The hair follicle is surrounded by a variety of cell types that deliver a plethora of signals to orchestrate hair follicle homoeostasis. A recent viewpoint essay by Schmidt & Horsley (1) highlights the poorly understood and insufficiently investigated, but likely important communication between intradermal adipocytes and the hair follicle.

The authors first explain the anatomical prerequisite for their concept, i. e., the morphological and metabolic difference between the subcutaneous white adipose tissue and intradermally located adipocytes, the latter oscillating in their expansion during hair follicle cycling. Secondly, mutant mice strains with defects in adipocytes and an abnormal hair phenotype – e. g., the genetic mouse model lacking Early B-cell factor 1 (Ebf1-/-) – are discussed. This is followed by emphasizing the role of adipocyte-derived factors and classical adipokines like BMP2, leptin or adiponectin which regulate stem cell activity and cycling of the hair follicle. Finally, examples of lipid-associated human diseases are provided in which hair follicle homoeostasis is disrupted.

In summary, this viewpoint strongly encourages further research that explores the fascinating communication and interplay between intradermal adipocytes and the hair follicle.

Selected by Markus Böhm, Münster, Germany

  1. Schmidt B and Horsley V: Unravelling hair follicle-adipocyte communication. Exp Dermatol 21;827-830, 2012 (DOI: 10.1111/exd.12001)


Skin barrier control by the endocannabinoid system (ECS)

The ECS and its receptors (cannabinoid receptors CB1 and CB2) impact on skin inflammation and sensory output and are increasingly appreciated as key regulators of mast cell, keratinocyte, and sebocyte functions. The Hachem lab (Brussels) now shows that the control of epidermal barrier function ranks among the expanding range of ECS tasks in murine skin physiology (1).

The authors show by examining knock-out mice that CB1 stimulation by endogenous agonists is required for rapid permeability recovery after tape stripping in vivo, while CB2-mediated signaling retards barrier repair and associated keratinocyte terminal differentiation events. This differential regulation of the epidermal barrier by the two ECS key receptors may serve as a finely tunable, intracutaneous fast-response system to environmental stressors.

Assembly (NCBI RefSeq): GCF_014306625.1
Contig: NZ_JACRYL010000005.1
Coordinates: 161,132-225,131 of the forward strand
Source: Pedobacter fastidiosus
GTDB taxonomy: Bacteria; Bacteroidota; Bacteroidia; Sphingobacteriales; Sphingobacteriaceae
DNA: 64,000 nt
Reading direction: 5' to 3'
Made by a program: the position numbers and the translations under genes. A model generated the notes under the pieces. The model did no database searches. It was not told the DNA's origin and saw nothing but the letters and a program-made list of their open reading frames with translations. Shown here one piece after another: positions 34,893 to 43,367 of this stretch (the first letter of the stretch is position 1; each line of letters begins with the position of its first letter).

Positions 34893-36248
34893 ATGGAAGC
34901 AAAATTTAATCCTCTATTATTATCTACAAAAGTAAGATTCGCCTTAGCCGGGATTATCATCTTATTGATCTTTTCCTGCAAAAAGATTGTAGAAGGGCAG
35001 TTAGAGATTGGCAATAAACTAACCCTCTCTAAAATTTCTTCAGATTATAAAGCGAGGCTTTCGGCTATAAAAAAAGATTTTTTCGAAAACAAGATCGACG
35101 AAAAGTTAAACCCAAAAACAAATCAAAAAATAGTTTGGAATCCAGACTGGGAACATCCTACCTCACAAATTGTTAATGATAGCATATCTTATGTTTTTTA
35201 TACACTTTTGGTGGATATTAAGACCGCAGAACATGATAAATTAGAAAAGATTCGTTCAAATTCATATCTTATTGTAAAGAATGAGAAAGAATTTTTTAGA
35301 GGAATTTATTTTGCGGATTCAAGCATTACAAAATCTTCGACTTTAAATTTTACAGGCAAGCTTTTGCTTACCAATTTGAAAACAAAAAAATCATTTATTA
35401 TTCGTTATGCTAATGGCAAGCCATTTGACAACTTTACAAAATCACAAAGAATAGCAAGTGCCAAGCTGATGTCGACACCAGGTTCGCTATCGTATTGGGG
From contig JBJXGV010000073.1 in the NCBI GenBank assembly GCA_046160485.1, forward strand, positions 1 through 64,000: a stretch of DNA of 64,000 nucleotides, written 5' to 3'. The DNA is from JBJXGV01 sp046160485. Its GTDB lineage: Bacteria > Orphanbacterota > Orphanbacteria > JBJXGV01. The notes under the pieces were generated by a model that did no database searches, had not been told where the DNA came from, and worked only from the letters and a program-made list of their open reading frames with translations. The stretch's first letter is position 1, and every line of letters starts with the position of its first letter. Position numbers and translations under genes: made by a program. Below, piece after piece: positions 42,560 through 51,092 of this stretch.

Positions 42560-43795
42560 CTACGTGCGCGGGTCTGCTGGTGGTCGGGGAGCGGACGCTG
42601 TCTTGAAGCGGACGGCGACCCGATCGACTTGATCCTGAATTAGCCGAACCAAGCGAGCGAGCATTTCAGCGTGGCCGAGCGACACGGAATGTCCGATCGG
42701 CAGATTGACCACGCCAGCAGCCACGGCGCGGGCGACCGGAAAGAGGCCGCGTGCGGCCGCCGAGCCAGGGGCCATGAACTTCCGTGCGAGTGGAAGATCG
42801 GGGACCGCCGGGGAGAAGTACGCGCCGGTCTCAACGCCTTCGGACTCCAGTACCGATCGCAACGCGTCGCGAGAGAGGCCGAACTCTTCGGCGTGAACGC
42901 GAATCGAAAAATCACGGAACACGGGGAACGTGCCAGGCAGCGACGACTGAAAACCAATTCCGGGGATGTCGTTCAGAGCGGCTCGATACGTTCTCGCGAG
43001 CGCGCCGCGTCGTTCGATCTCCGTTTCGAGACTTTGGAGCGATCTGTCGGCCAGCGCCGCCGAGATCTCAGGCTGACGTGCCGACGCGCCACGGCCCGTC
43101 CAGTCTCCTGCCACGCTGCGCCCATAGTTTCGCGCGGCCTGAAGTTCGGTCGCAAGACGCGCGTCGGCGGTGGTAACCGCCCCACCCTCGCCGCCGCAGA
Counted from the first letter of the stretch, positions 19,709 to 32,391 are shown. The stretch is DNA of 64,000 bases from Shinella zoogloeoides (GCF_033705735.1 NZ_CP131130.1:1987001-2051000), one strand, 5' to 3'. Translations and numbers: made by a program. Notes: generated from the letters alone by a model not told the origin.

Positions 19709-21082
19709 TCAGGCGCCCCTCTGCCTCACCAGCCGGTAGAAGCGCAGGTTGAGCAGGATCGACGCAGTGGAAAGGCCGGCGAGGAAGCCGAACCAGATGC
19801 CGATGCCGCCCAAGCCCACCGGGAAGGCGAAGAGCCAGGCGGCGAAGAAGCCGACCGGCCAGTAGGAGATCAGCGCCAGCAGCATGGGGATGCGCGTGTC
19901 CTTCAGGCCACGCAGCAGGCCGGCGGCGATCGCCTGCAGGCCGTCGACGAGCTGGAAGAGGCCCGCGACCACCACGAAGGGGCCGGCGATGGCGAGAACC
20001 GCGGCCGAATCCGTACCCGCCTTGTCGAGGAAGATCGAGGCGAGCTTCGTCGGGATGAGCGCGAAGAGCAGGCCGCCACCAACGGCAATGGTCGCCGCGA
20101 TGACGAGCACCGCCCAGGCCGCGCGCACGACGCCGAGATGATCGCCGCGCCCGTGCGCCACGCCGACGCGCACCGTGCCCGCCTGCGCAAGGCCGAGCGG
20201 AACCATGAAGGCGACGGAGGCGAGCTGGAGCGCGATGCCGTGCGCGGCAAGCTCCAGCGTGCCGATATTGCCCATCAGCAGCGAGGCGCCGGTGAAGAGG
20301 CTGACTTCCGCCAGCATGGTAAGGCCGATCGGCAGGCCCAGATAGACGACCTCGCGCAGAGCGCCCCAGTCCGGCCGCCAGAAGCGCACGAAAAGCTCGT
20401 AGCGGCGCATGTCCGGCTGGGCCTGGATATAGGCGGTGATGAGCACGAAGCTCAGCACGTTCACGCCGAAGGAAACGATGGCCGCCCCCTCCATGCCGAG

These important findings also caution against the therapeutic use of CB2 agonists when treating skin diseases where the barrier already is defective and invite the speculation that, long before their adoption for purposes of central nervous signaling and computing, endocannabinoids and their receptors developed during evolution primarily to regulate vital epithelial functions.

Selected by Ralf Paus, Lübeck, Germany & Manchester, UK

  1. Roelandt T et al.: Cannabinoid receptors 1 and 2 oppositely regulate epidermal permeability barrier status and differentiation. Exp Dermatol  21:688-693, 2012 (DOI: 10.1111/j.1600-0625.2012.01561.x)


Effects of the local tissue micro-environment on hair growth

The complex multi-directional interplay among various skin-derived cells is essential for the normal homeostatic function of the skin. Two recent Experimental Dermatology papers explore the effect of humoral factors produced by human follicular keratinocytes and sebocytes on hair growth.

Lee MH et al. (1) have shown that treating dermal papilla cells and dermal sheath cells with conditioned medium obtained from follicular keratinocytes (FKCM) resulted in induction of a greater number of hair follicles in patch assays and chamber grafts. Lee WJ et al. (2), on the other hand, used conditioned media obtained from either normal sebocytes or cells from nevus sebaceous lesions. They concluded that conditioned medium of nevus sebaceous sebocytes (but not of normal cells) decreased survivability and the number of dermal papilla cells and outer root sheath cells.

The two groups also performed microarray experiments. This analysis revealed that whereas the increased trichogenicity by FKCM coincided with the activation of the BMP and β-catenin signaling pathways (1), the decreased survival of hair follicle-derived cells by diseased sebocyte-conditioned medium could be linked to the production of hair growth suppressing factors (FGF5, Dickkopf-1, IL-4, IL-6, TGFβ1 and β2, etc).

Both studies highlight the indispensable regulatory role of the cutaneous local tissue micro-environment, and therefore, may encourage one to systematically explore the putative cross-talk among the different skin-derived cells. This would open new avenues for the identification of novel players and mechanisms in the (patho)physiology of hair growth and, in a wider sense, skin (patho)physiology in general.

Selected by Tamas Bíró, Debrecen, Hungary

1. Lee MH et al.: Conditioned media obtained from human outer root sheath follicular keratinocyte culture activates signaling pathways that contribute to maintenance of hair-inducing capacity and increases trichogenicity of cultured dermal cells. Exp Dermatol 21:793-795, 2012 (DOI: 10.1111/j.1600-0625.2012.01570.x)

2. Lee WJ et al.: The effect of sebocytes cultured from nevus sebaceous on hair growth. Exp Dermatol 21:796-798, 2012  (DOI: 10.1111/j.1600-0625.2012.01572.x)